BRUSSELS (Reuters) - The European Union reached agreement in the early hours of Thursday on next year’s budget, which will increase government spending to create more jobs and address the migration crisis, but Italy abstained, a new sign of Rome’s tense relations with Brussels.
The EU states agreed to raise their spending for the 2017 EU budget to 134.4 billion euros ($144.09 billion) from an initial offer of 133.7 billions. Lawmakers and the European Commission, the EU executive arm, had requested more.
The Council of EU states also agreed to raise to 157.8 billion euros next year’s commitments to payments that may be incurred later, from an initial pledge of 156.3 billions.
Compared with this year, spending will increase mostly to resettle refugees within Europe and to enhance border control, as the continent grapples with an influx of migrants and asylum seekers from Africa, Asia and the Middle East.
More will also be spent to create jobs in countries hit by high unemployment, particularly among the young.
“We have reached our aims,” said Jens Geier, a German center-left lawmaker who took part to the negotiations. “The 2017 budget clearly focuses on our priorities of boosting growth, creating jobs – especially for youngsters – and tackling the migration crisis.”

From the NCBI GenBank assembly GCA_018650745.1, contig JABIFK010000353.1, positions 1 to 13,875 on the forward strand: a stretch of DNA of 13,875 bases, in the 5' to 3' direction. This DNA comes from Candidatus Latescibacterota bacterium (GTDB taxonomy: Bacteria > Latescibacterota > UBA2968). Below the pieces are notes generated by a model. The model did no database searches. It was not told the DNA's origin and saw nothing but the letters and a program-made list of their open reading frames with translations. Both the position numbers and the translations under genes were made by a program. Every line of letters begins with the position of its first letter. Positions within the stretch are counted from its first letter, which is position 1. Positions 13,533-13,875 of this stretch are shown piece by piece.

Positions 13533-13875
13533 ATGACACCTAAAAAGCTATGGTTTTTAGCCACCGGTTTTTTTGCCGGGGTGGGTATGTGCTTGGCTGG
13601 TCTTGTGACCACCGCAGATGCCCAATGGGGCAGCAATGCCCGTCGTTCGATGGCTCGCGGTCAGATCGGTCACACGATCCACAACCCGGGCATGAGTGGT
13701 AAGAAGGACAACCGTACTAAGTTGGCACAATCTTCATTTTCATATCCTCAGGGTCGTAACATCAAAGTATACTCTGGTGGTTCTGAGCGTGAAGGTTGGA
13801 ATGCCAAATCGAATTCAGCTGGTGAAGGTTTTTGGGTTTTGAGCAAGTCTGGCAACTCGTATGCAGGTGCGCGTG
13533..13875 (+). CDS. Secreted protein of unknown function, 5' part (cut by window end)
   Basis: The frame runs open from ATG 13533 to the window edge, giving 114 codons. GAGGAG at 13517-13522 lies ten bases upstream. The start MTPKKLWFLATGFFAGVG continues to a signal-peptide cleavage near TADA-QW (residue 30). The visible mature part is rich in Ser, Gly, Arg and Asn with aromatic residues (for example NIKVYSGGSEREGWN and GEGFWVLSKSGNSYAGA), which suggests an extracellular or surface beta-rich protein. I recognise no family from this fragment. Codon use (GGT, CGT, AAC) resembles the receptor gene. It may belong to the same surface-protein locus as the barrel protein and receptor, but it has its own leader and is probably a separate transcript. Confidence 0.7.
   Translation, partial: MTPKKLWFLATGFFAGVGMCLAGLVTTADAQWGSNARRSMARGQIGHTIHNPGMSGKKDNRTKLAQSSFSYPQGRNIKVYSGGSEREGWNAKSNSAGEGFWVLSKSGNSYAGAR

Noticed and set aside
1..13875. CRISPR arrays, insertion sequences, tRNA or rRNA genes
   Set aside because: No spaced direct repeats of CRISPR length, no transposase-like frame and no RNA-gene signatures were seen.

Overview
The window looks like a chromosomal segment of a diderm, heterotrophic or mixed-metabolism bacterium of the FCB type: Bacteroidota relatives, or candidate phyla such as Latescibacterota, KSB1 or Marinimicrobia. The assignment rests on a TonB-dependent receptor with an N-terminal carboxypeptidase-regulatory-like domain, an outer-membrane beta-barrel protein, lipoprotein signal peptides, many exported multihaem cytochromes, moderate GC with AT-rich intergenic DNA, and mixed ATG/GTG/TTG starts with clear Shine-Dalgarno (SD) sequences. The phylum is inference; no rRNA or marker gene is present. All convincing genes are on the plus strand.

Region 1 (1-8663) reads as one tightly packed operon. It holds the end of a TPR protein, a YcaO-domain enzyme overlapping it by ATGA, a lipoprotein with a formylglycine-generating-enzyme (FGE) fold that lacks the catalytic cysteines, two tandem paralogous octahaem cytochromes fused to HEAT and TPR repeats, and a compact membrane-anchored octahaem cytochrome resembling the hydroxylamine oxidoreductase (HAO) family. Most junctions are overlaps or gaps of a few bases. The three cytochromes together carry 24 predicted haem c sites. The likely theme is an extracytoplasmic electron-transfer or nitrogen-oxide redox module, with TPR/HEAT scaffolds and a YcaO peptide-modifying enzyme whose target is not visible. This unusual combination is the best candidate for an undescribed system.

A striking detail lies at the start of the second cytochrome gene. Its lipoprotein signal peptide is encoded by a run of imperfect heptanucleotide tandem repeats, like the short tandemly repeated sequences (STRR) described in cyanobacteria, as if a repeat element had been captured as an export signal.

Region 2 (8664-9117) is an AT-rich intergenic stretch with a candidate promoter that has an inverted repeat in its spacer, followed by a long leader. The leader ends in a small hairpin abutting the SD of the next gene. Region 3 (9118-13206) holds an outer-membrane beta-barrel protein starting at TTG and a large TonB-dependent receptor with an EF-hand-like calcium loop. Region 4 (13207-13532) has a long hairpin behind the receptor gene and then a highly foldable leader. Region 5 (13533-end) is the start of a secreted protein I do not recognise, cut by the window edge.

Less money will be spent next year on the bloc’s least developed regions, which are mostly in the East. But that spending is expected to pick up in following years.
However, in an unprecedented move, Italy abstained from the vote, even though the higher spending on migration and youth unemployment is meant to address Rome’s woes. The country is on the front lines of the migration crisis and has one of the bloc’s highest unemployment rates.
On Dec. 4, Italy will hold a referendum on constitutional reforms that has turned into a confidence vote on Prime Minister Matteo Renzi.
As anti-establishment and anti-EU parties gain support in polls, Renzi has prepared an expansionary budget for next year that may breach EU fiscal rules, even if they have been relaxed in recent years mostly to accommodate Italy’s spending needs.
In what appears as a tit-for-tat, Italy has also threatened to veto a review of the EU’s 2014-2020 long-term budget, after the Commission warned Rome and five other countries over their possible breach of EU budget rules.
Reporting by Francesco Guarascio, editing by Larry King